Please take the time to read: Pausing Captivate's Timeline - Captivate blog
You have asked such a great question, I had this question myself and it literally took me alllll day to figure out the solution.
This is a hefty answer but what basically happens is that upon each " Optional Slide" Captivate has to determine if it should be viewed or skipped over and this is based on the corresponding Variables, Advanced Actions, and Conditional Advanced Actions. See my directions below for more details:
1: On your quiz results slide Do not use the default submit button. Instead, Insert a smart shape
2: On success of the smart shape choose Go to next slide
3: Place your Optional Slides (the slides the learner will be directed to if they answer incorrectly) under the Quiz Results slide on the Film Strip
4: Now its time to create variables: for each question create a variable and set its initial value to zero.
5: Then, create an Advanced Action for each variable and Assign each variable to a literal value of one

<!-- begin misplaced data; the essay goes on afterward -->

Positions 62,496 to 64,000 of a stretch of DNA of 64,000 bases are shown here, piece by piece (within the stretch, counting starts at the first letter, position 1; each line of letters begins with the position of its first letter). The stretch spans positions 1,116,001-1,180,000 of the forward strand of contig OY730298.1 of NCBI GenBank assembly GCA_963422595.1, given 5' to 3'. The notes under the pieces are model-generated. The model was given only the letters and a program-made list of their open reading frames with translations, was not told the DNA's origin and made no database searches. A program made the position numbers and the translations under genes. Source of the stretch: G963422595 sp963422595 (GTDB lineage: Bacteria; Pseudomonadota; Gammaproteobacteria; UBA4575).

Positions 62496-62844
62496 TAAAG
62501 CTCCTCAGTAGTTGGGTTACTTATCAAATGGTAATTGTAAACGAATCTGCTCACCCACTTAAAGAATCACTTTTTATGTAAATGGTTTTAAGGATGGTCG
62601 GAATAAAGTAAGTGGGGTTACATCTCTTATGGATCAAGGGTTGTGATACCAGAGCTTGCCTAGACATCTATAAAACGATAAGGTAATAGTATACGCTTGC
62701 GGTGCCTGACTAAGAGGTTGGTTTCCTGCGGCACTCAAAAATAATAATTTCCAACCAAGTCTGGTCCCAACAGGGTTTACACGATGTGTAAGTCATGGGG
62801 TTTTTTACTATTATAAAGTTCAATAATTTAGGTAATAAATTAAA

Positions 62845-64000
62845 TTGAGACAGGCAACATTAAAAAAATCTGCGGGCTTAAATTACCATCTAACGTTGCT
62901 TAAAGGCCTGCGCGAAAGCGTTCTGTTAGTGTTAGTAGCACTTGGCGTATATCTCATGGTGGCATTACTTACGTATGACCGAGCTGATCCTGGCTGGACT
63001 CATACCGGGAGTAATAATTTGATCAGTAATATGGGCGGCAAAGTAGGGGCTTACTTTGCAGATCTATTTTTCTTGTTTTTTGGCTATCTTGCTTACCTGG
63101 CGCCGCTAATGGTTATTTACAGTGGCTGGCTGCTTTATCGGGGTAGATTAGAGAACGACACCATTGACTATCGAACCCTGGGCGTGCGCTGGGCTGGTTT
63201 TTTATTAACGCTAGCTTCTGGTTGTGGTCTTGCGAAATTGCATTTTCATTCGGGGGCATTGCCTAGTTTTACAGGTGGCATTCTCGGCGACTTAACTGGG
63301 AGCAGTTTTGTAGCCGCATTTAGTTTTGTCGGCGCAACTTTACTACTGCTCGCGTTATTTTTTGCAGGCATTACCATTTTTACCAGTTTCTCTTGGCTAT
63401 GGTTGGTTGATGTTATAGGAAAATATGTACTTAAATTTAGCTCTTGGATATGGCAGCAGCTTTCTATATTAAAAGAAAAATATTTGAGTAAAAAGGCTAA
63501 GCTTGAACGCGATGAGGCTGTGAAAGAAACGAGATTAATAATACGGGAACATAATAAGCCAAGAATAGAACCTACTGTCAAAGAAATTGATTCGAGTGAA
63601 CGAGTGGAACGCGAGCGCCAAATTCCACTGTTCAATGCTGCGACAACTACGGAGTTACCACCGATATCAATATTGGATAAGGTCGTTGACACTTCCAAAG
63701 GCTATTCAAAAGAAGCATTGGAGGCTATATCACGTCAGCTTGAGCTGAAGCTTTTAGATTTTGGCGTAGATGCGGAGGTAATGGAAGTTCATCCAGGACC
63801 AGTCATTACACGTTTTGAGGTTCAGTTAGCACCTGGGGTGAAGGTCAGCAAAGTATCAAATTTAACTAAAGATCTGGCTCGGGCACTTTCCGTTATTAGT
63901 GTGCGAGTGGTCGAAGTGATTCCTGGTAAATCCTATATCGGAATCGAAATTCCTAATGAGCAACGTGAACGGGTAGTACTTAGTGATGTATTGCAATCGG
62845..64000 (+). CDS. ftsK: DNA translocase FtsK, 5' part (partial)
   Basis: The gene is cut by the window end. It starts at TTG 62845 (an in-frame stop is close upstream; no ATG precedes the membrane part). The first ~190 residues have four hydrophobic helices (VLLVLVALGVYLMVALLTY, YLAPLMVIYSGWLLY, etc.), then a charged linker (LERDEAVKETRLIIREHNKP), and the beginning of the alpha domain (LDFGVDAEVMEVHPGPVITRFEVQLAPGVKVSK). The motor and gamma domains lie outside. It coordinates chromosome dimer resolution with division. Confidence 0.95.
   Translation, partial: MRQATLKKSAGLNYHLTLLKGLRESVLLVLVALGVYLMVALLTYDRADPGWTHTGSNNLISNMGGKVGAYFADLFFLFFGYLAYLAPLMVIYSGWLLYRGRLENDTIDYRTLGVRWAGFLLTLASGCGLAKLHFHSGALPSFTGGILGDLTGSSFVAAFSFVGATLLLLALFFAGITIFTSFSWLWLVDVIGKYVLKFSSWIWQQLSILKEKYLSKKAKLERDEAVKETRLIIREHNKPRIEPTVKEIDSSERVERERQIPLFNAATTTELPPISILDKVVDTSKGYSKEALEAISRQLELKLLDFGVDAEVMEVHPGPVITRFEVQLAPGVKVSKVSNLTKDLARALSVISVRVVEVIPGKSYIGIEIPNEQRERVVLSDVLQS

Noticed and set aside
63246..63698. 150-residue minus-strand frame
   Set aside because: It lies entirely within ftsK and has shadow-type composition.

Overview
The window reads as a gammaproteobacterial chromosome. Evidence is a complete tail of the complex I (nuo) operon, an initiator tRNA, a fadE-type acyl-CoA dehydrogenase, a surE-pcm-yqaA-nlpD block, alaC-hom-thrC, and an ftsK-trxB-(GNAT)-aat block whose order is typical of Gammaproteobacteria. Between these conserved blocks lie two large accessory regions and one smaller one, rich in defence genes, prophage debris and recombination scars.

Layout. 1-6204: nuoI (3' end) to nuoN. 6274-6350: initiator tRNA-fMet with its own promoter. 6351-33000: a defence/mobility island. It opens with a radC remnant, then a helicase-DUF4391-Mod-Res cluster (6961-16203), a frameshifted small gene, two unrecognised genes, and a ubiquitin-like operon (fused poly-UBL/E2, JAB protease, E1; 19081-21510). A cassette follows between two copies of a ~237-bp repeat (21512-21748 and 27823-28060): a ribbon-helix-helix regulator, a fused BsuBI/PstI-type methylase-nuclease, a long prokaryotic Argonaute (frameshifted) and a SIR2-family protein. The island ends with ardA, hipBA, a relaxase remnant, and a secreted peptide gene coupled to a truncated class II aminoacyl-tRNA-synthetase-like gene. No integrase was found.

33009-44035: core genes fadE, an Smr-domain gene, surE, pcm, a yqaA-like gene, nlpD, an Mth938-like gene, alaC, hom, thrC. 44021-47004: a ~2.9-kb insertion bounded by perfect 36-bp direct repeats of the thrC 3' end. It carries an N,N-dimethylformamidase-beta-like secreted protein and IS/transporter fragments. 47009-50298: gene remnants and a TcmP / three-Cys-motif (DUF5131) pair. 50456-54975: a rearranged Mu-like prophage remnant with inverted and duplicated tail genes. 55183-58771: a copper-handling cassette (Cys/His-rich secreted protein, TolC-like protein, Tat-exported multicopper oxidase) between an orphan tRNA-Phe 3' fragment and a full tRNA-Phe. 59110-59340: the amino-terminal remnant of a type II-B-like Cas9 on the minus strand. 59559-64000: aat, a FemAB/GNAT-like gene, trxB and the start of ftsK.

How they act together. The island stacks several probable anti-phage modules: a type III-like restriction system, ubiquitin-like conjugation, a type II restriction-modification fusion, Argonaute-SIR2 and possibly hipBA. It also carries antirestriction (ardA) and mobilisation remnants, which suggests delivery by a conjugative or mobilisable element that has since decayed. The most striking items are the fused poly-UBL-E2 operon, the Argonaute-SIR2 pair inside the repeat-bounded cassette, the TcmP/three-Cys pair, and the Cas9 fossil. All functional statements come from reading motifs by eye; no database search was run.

6: Go through each question slide and in the Quiz Inspector (making sure the "infinite attempts" is not checked), for the "Last Attempt" action, select Execute Advanced Actions and in the drop-down menu assign the corresponding Advanced Action for that Question. (I find it helpful to name these Advanced Actions "Q#Incorrect" so that it is easier to match them at this step)
7: Next, Go back into Advanced Actions and create a Conditional Advanced Action for each of the Optional Slides (I used these slides as a mandatory way for the learner to review the material that they missed on the quiz and named them "Q#Review").
8: The Conditional Script looks like:
Q1 is equal to 1
Go to next slide
9: After creating Conditional Advanced Actions for each Optional Slide, go to each slide and with only the slide selected (none of the slide contents), on the Properties Inspector, for the "On Enter" action, assign the corresponding Conditional Advanced Action to the slide.